I’m now in Mérida, in the Andes, still in Venezuela. I arrived this morning, 28th November.
Now, where did I leave my last travel story… I was in Guyana, I think. Georgetown, British Guyana’s capital is a nice enough city, very hot and dry in the day. It is on the coast and it’s possible to walk through the city passing all the historical and government building as you lazily stroll down to the sea wall. Many locals will stop you along the way and ask how you are, your name and where you are going. I made it to the sea wall as dusk was settling. A lovely breeze emanates and it almost feels cold as darkness falls. I ate two hot dogs from a nearby stand and chatted with locals. A taxi dropped me at the place I was staying sometime later.
The next morning, a Brazilian couple who were also spending the night with my couch surfing friend, took me to the botanic gardens at the lovely time of 6 am! It was cool and the birds began their usual early morning calls. We later had breakfast, fish and banana chips! Before going our separate ways.
I hired a taxi to take me to the most interesting places in the city, as it was easier than trying to find them by minibus, especially as it was hot and I had little time. Georgetown has the National Commission of the Disabled, a place where disabled people can go to socialise, use a computer with speech software, and get general help and support. I headed there, checked my emails and organised a night bus to Annai and the lodge in the middle of Guyana.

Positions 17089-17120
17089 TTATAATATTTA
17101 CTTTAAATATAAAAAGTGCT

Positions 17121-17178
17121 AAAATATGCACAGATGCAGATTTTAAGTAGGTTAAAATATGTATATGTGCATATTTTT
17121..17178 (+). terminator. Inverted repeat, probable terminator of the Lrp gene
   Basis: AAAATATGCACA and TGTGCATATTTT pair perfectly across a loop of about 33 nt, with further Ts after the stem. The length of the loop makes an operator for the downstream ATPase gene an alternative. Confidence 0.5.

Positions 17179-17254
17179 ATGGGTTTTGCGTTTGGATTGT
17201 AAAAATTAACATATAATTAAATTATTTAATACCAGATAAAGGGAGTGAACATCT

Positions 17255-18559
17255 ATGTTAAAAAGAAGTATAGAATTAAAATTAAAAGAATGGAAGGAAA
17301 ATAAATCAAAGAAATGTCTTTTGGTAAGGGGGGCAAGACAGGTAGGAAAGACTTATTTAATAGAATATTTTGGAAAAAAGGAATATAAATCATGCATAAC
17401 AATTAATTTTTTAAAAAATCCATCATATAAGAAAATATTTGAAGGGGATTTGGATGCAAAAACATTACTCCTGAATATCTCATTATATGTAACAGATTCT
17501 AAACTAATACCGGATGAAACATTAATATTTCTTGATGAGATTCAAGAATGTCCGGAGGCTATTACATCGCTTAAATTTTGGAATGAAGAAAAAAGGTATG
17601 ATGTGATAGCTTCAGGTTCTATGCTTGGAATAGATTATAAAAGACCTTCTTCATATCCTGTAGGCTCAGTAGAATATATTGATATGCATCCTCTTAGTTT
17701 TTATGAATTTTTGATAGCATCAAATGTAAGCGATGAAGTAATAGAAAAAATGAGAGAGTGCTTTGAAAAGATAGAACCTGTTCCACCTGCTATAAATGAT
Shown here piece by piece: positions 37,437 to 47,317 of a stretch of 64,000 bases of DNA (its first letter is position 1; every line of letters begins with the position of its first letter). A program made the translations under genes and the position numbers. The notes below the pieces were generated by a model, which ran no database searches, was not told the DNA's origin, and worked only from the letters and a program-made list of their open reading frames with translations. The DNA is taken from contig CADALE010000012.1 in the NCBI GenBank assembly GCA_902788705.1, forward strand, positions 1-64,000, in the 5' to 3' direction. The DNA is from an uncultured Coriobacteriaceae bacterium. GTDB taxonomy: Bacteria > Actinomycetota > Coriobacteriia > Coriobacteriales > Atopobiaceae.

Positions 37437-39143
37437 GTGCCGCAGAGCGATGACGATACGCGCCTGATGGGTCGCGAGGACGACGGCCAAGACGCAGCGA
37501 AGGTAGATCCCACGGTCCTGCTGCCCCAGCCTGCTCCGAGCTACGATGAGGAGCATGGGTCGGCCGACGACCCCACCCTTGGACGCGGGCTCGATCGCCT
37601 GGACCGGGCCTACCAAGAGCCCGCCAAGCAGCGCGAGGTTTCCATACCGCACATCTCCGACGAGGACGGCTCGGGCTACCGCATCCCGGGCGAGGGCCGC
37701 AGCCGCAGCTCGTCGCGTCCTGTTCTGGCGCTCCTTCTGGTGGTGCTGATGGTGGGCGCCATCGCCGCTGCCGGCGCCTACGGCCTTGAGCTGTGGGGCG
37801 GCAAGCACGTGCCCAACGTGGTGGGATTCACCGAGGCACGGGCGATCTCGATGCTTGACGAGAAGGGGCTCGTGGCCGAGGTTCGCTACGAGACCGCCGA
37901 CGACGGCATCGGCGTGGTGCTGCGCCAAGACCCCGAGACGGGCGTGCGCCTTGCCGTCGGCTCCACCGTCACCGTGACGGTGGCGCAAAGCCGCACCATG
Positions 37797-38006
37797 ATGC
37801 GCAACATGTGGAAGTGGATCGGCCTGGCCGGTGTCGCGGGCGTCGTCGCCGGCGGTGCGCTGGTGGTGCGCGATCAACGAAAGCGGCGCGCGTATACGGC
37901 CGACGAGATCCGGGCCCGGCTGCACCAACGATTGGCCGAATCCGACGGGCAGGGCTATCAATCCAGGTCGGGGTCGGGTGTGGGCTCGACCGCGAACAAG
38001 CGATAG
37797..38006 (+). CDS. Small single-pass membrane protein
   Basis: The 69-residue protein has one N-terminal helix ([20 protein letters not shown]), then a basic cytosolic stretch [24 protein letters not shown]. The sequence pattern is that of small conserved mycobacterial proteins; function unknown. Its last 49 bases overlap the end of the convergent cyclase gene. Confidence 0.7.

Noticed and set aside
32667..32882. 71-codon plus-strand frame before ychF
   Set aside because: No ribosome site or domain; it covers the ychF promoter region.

Annai is an Amerindian village in the middle of Guyana. It’s possible to fly there from Georgetown or Lethem, a town on the border with Brazil. Or there’s the night minibus which takes a bumpy 13 or so hours with a river crossing on a ferry included!
I stayed at Rock View Lodge as the guest of Colin Edwards and his wonderful family. Rock View is an eco-lodge in the interior of Guyana. They promote eco-tourism, mainly bird watching, nature walks and cultural activities. It’s all run and organised by Amerindians, and maintains a fine balance between local culture and nature, combined with individual and small group nature tourism. It is about maintaining and improving the natural environment for everyone to enjoy.
I spent three lovely days there. I walked a nature trail with the help of Gabriel, a lovely Amerindian guide and knowledgeable local bird expert, and Stuart, Colin´s youngest of seven children. The trail is comprised of rough rocks and stones cut into a hill. There are wooden hand rails in places. It’s a steep climb and best done before sunrise because of the heat! Once at the top, a large plateau gives views of the spiralling savannah and Annai Village below. I heard a couple of turkey vultures. After a brief rest we headed down: I later relaxed in a hammock.
My second day was spent swimming in the outdoor pool, shaped in a figure of eight, hearing cashew nuts roast local style: a large fire is created for the roasting of many nuts. Colin later took me up on the hill for a peaceful walk and climb. He took photos of me overlooking the lodge. I even got a group photo of me with all the local ladies who work at Rock View. I was looked after by the family and staff magnificently and cannot thank them enough. Waking at 6 am each morning and listening to the many different bird sounds while drinking cashew, mango or Jamun juice is a treat to behold. The peace and quiet and gentleness of the place is a kind of paradise, if only for a while. A traveller like me needs to be moving, talking with people, seeking new challenges. But I must say visiting Rock View as Colin´s guest was a privilege and pleasure that will live long in the memory.